Coronavirus: Follow 7 Overarching Principles for Delaying Elective Surgery

By Christopher Cheney

The American College of Surgeons (ACS) has released guidelines for triaging elective surgery during the coronavirus disease 2019 (COVID-19) pandemic.

On February 29, the Centers for Disease Control and Prevention issued interim guidance for healthcare facilities that included a recommendation for hospitals to reschedule elective surgery during the pandemic. On March 18, the Centers for Medicare & Medicaid Services (CMS) announced that all elective surgeries should be delayed during the pandemic.

“As more healthcare providers are increasingly being asked to assist with the COVID-19 response, it is critical that they consider whether non-essential surgeries and procedures can be delayed so they can preserve personal protective equipment (PPE), beds, and ventilators,” the CMS announcement says.

Last week, ACS released guidelines for triaging elective surgery during the pandemic that include seven overarching principles:

1. Although some of the triaging guidelines include recommendations based on a low level of COVID-19 infections, coronavirus cases are expected to surge in the next few weeks and surgical teams are advised to prepare for much higher infection rates when triaging elective surgeries now.

2. Based on surgical judgment and resource availability, patients should get appropriate and timely surgical care.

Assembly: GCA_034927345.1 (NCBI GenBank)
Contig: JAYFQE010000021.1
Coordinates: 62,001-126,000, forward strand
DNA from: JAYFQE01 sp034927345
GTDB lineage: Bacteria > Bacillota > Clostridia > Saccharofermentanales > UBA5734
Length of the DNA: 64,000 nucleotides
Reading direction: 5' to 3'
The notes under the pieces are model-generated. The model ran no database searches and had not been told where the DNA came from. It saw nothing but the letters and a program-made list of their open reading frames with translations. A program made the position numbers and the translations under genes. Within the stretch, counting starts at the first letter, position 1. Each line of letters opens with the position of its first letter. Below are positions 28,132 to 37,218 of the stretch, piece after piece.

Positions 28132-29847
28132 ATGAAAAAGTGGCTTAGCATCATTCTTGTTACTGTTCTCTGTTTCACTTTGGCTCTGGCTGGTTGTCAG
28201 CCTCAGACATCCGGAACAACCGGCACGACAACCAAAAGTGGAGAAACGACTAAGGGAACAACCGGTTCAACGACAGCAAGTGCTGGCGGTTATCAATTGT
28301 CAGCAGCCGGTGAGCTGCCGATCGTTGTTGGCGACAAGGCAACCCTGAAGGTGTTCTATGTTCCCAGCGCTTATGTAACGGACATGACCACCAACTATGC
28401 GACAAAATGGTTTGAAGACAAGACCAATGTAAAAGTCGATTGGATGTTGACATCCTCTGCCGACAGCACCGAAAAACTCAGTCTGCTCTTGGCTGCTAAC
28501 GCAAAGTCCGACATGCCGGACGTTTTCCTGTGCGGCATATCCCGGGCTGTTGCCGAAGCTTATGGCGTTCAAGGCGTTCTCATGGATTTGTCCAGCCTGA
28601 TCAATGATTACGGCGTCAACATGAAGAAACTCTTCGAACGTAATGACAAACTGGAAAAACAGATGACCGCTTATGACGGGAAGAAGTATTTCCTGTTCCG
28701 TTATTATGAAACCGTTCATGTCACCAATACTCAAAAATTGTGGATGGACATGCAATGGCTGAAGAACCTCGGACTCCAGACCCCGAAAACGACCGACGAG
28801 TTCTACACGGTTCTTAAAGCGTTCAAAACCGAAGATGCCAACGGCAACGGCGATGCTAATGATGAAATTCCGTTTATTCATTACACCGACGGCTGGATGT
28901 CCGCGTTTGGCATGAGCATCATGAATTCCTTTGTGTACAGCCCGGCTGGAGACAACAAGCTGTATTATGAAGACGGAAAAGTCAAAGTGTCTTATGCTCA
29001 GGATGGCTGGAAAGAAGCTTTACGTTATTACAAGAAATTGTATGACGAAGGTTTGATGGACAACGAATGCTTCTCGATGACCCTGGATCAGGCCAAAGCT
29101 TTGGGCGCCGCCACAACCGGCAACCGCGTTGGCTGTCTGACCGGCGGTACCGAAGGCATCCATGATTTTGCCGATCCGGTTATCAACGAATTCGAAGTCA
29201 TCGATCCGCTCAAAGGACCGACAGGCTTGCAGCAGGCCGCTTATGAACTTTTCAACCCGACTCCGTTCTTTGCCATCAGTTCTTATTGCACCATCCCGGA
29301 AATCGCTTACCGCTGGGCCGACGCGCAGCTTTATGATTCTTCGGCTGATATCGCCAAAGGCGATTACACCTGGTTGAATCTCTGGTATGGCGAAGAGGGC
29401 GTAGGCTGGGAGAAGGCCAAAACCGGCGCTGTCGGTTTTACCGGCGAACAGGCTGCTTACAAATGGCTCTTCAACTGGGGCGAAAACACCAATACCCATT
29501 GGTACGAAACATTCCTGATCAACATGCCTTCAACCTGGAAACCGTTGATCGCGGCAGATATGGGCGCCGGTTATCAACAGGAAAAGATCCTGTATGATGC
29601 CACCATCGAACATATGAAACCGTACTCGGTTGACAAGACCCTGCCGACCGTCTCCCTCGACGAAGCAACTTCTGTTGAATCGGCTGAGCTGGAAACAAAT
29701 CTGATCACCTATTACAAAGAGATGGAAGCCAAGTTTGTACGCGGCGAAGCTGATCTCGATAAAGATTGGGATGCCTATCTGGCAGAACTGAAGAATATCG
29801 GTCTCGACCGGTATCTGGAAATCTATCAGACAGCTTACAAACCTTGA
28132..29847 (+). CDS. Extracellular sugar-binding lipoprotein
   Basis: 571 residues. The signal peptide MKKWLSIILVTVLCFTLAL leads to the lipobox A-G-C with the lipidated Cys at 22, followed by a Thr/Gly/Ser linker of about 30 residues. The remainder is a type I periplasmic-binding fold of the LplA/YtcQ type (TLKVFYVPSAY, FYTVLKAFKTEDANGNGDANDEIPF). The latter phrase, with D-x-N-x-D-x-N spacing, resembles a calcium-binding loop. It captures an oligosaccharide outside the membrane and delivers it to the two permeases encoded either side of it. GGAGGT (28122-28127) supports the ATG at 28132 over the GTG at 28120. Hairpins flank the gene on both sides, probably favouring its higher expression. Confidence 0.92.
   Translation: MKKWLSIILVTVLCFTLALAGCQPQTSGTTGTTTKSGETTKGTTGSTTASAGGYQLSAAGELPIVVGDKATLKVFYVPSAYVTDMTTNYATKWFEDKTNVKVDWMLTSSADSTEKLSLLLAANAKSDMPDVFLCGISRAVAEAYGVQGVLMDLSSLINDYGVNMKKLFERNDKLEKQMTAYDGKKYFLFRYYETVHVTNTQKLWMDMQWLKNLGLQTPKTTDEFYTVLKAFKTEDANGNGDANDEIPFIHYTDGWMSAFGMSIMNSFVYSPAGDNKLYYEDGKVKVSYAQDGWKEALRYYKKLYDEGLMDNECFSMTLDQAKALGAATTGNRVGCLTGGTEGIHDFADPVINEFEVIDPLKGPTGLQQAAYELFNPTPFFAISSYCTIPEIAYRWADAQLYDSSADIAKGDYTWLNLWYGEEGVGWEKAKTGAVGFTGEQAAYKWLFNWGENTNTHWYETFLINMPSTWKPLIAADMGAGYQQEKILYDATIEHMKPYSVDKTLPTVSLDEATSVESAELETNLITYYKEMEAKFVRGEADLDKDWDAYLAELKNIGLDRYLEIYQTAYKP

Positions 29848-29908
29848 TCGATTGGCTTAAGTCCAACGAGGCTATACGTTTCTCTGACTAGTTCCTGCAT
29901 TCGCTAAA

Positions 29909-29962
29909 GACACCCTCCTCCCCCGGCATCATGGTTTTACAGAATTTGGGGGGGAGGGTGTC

3. Nonoperative management is advised when it is clinically appropriate for patients.

4. Surgical teams should consider waiting for COVID-19 test results for patients who may be infected.

5. With anticipated staffing shortages, emergency surgical procedures at night should be avoided.

6. Aerosol generating procedures such as intubation and electrocautery of blood increase healthcare worker risk for patients who test COVID-19 positive or are suspected of infection. If aerosol generating procedures are unavoidable, surgical staff should wear full personal protective equipment including an N95 mask or powered, air-purifying respirator designed for operating room use.

7. Although there is insufficient data to make a recommendation for open surgery vs. laparoscopy, surgical teams should pick an approach that reduces operating room time and increases safety for patients and healthcare workers.

The ACS guidelines include detailed recommendations for more than a dozen surgical specialties:

The ACS guidelines should be used in conjunction with a joint statement on creating a surgical review committee from ACS, the American Society of Anesthesiologists, and the Association of periOperative Registered Nurses, ACS Executive Director David Hoyt, MD, FACS, said this week in a prepared statement.

“These triage guidelines and joint recommendations are being issued as we appear to be entering a new phase of the COVID-19 pandemic with more hospitals facing a potential push beyond their resources to care for critically ill patients,” he said.

Christopher Cheney is the senior clinical care​ editor at HealthLeaders.